The naming of the synthetic elements dubnium and seaborgium generated a significant amount of controversy, referred to as the Transfermium Wars. The Americans wished to name element 105 hahnium, while the Russians preferred the name dubnium. The Americans also wished to name element 106 seaborgium. This naming dispute ran from the 1970s (when the elements were discovered) to the 1990s, when the International Union of Pure and Applied Chemistry (IUPAC) created a tentative list of the element names for elements 104 to 109. The Americans, however, refused to agree with these names because seaborgium was not in the list. Thus, IUPAC reconsidered, and in 1996 named element 105 dubnium and element 106 seaborgium.
When a pure element, comprising only one type of atom, nevertheless exists in multiple forms (allotropes) with different structure and properties, they are generally given different names; for example graphite and diamond are both forms of the element carbon. Even for elements such as nitrogen having only one stable allotrope, a name such as dinitrogen may be used to indicate its molecular structure N2 as well as its elemental composition. The naming of chemical compounds comprising more than one element is a complex subject, discussed at length in the article on chemical nomenclature.
Ium may refer to:
Ium (Greece), a town of ancient Laconia, Greece
-ium, a systematic naming of chemical elementsList of chemical element name etymologies
This article lists the etymology of chemical elements of the periodic table.List of chemical elements naming controversies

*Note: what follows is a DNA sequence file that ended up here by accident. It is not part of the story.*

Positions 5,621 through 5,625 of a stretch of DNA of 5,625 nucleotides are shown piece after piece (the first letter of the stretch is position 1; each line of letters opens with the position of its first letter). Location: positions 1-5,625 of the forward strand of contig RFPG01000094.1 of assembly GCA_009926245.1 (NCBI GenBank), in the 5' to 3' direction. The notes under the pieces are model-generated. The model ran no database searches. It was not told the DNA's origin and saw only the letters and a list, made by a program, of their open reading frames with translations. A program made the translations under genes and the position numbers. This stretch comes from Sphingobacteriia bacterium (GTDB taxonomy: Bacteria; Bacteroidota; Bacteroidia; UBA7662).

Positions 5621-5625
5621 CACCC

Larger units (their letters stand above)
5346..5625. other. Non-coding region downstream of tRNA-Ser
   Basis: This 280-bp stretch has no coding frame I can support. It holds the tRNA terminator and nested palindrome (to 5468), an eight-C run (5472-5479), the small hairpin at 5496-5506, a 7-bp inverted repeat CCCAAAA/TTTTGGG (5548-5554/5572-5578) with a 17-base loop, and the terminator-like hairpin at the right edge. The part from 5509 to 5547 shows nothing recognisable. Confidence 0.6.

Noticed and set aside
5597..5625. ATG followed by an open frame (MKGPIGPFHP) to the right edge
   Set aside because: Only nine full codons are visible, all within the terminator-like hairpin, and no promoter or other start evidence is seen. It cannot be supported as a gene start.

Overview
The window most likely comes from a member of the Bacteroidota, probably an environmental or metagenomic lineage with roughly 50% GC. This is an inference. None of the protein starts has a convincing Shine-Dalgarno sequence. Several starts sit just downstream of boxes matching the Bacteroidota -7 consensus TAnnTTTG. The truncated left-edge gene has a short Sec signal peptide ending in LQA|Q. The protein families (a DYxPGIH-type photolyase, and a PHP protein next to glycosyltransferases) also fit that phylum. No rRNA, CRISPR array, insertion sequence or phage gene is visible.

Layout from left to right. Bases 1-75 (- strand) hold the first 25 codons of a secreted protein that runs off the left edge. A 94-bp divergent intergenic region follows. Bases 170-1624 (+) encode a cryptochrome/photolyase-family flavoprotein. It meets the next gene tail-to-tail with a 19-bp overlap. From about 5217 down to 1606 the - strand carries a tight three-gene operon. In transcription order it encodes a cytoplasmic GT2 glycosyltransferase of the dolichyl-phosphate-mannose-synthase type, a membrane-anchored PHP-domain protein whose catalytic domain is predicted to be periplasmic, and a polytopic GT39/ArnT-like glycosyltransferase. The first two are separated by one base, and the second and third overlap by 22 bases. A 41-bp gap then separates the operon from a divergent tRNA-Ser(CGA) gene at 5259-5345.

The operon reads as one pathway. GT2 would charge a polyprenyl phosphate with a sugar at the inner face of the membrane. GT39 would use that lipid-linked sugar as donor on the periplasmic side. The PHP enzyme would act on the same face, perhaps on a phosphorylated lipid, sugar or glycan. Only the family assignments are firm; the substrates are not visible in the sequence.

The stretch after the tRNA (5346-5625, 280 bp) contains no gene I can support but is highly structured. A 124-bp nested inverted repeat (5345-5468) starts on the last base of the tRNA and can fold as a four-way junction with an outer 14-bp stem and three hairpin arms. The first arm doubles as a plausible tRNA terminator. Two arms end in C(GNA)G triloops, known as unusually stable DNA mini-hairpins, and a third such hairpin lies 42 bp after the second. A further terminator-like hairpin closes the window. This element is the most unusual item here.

The currently accepted names and symbols of the chemical elements are determined by the International Union of Pure and Applied Chemistry (IUPAC), usually following recommendations by the recognized discoverers of each element. However the names of several elements have been the subject of controversies until IUPAC established an official name. In most cases the controversy was due to a priority dispute as to who first found conclusive evidence for the existence of an element, or as to what evidence was in fact conclusive.List of people whose names are used in chemical element names
Below is the list of people whose names are used in chemical element names. Of the 118 chemical elements, 19 are connected with the names of 20 people. 15 elements were named to honor 16 scientists. Four other elements have indirect connection to the names of non-scientists. Only gadolinium and samarium occur in nature; the rest are synthetic.List of places used in the names of chemical elements
40 of the 118 chemical elements have names associated with, or specifically named for, places around the world or among astronomical objects. 32 of these have names tied to the Earth and the other 8 have names connected to bodies in the Solar System. The first tables below list the terrestrial locations (excluding the entire Earth itself, taken as a whole) and the last table lists astronomical objects which the chemical elements are named after.Systematic element name
A systematic element name is the temporary name assigned to a newly synthesized or not yet synthesized chemical element. A systematic symbol is also derived from this name. In chemistry, a transuranic element receives a permanent name and symbol only after its synthesis has been confirmed. In some cases, such as the Transfermium Wars, controversies over the formal name and symbol have been protracted and highly political. In order to discuss such elements without ambiguity, the International Union of Pure and Applied Chemistry (IUPAC) uses a set of rules to assign a temporary systematic name and symbol to each such element. This approach to naming originated in the successful development of regular rules for the naming of organic compounds.Transfermium Wars
The names for the chemical elements 104 to 106 were the subject of a major controversy starting in the 1960s, described by some nuclear chemists as the Transfermium Wars because it concerned the elements following fermium (element 100) on the periodic table.
This controversy arose from disputes between American scientists and Soviet scientists as to which had first isolated these elements. The final resolution of this controversy in 1997 also decided the names of elements 107 to 109.
|Periodic table forms|
|Sets of elements|